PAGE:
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Contents - October 2011

Special Report
World of work
Given the competitive global job market, work experience and internships overseas have never been so important to prospective students looking to enhance their employability or those seeking a career change. But, although this is a growth sector of the market, regulations in some countries are severely restricting its development. Gillian Evans reports.

Accrediting schools
The accreditation of the language teaching industry is a hot topic at the moment with many governments linking accreditation with visa issuance as a means of preventing illegal immigration. Jane Vernon Smith reports.

Germany’s varied landscape
Located in the heart of Europe, Germany has much to offer language travel students. From unique annual festivals to hip modern cities, those from overseas will be hard pressed not to enjoy the rich flavours of the country. Bethan Norris reports.

Pooling resources

This month’s issue is full of examples of new industry alliances that have been formed, from schools working alongside fellow schools (the teaching staff of various schools convened for an inaugural teacher training day to share ideas and best practice – see page 8), study abroad advisors working in collaboration with school partners (two Australian schools joined forces to offer a dual language programme following a suggestion made by a mutual agent partner – see business focus) and language school associations, rivals by all intents and purposes, working together to be more effective in their future marketing and governmental initiatives (see direction). While some would argue competition is healthy, working with one another – pooling resources and working together towards a common goal – as opposed to against one another can be hugely beneficial. Long may this sense of synergy and togetherness continue, I say.

This month, we also pick apart the new accreditation measures – or planned measures – implemented in various language teaching destinations throughout the world (see page 36). Government intervention has certainly helped shape the accreditation landscape of late, however, in the case of the UK, an air of confusion still hangs over who possesses what accrediting powers and while the Independent Schools Inspectorate (ISI) is now solely responsible for accrediting language schools and private colleges looking to issue General Student Visas, little has been said about those accrediting bodies who were struck off of the ‘accrediting’ list at the height of the reform (Accreditation UK, Bac, Asic and Abls). It is worth reiterating here that all remain in business and those schools looking to concentrate on short-stay students (i.e.; those entering the UK via the extended student visitor visa route) need not apply to ISI but can instead gain a form of accreditation through one of the aforementioned bodies above. Indeed, while it could be argued the UK and Australian governments have thrown their weight behind linking accrediting schemes with visa issuance (a little too much some may argue), South Africa’s language school association, EduSA, laments its struggle to even establish a national accreditation scheme owing to a lack of government support.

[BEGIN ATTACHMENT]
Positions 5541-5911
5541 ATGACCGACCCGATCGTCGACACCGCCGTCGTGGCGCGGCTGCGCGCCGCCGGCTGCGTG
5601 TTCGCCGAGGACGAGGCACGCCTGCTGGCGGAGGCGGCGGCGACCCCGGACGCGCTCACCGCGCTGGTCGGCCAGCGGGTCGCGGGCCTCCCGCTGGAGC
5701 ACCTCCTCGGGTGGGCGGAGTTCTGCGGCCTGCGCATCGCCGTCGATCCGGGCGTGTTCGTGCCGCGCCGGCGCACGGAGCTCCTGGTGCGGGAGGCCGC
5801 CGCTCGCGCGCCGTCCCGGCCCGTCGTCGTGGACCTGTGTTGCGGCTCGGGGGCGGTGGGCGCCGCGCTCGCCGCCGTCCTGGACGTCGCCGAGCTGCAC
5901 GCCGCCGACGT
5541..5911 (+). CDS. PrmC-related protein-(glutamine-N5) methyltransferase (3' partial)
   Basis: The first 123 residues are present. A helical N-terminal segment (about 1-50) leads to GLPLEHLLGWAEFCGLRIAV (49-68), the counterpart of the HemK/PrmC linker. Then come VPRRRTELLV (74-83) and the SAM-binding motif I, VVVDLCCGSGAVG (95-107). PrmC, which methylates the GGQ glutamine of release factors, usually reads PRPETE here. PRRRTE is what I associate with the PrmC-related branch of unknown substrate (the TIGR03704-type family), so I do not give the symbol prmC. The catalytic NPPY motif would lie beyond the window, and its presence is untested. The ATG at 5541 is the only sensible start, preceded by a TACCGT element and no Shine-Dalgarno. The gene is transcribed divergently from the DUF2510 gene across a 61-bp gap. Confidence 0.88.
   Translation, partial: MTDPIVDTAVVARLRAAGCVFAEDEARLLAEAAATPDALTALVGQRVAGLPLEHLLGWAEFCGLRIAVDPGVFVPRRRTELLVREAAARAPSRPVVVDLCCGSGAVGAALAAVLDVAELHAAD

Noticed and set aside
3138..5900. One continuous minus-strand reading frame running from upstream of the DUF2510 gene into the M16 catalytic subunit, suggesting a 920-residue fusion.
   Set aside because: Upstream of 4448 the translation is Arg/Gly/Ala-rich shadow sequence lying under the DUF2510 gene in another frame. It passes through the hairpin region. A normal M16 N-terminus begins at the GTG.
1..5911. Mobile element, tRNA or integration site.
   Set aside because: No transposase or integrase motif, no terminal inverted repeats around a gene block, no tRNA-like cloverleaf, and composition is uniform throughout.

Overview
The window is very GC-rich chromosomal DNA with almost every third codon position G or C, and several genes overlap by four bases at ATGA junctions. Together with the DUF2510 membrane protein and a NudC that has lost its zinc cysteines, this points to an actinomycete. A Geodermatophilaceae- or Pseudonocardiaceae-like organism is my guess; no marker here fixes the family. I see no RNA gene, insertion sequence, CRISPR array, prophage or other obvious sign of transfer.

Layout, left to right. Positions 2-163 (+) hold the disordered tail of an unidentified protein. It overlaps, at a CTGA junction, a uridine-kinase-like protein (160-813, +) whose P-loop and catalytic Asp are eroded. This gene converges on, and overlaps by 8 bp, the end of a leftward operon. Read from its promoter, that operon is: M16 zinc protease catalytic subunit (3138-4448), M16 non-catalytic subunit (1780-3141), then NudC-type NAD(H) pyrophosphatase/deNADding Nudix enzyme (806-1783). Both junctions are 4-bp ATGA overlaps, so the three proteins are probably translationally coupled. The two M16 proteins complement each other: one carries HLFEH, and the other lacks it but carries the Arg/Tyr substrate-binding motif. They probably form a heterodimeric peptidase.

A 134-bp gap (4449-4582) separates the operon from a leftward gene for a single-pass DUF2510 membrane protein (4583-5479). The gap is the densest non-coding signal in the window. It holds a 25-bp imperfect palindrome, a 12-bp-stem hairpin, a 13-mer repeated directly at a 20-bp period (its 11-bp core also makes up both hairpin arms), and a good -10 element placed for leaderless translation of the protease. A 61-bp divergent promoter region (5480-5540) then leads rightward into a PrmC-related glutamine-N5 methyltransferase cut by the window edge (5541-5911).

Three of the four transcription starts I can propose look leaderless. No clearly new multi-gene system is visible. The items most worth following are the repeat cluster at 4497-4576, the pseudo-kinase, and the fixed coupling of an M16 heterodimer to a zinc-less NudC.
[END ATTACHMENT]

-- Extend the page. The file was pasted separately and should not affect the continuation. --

On a more positive note, good deeds abound this month, with a spate of industry peers taking part in various fundraising events. Check out Grapevine to see a plethora of lycra-, speedo- and goggle-clad individuals doing something suitably sporty all in the name of charity.

Pooling resources

Irish colleges open and close
Mixed second quarter results for Kaplan and Navitas
Ministry corruption restricts Belta
Australia announces scholarships to assist tsunami affected Japan
Indians top cancelled visas in Australia
New Zealand considers linking visas to tertiary quality ratings

Business Focus
PGIC Vancouver acquired by Loyalist Group
EduSA holds first teacher training day
English buddy system in the UK
New joint course in Western Australia

Advisor Survey
Hard working Brazil
Business was good in 2011, according to the advisors who took part in our Advisor Survey on Brazil. The work and travel sector was a particular area of business growth for many, although language programmes remained the mainstay of business.

The standard of teaching continued to impress students that opted to study English on the Mediterranean island of Malta this year. Increasing the nationality intake was also a highlight for schools.

One-to-one in the UK

Dele preparation courses
Popular with students wanting to work or study in a Spanish speaking country, the Dele exam provides official recognition of fluency in the Spanish language. Many language schools in Spain offer preparation courses, although these are usually not as popular as general Spanish.

New Zealand 2010

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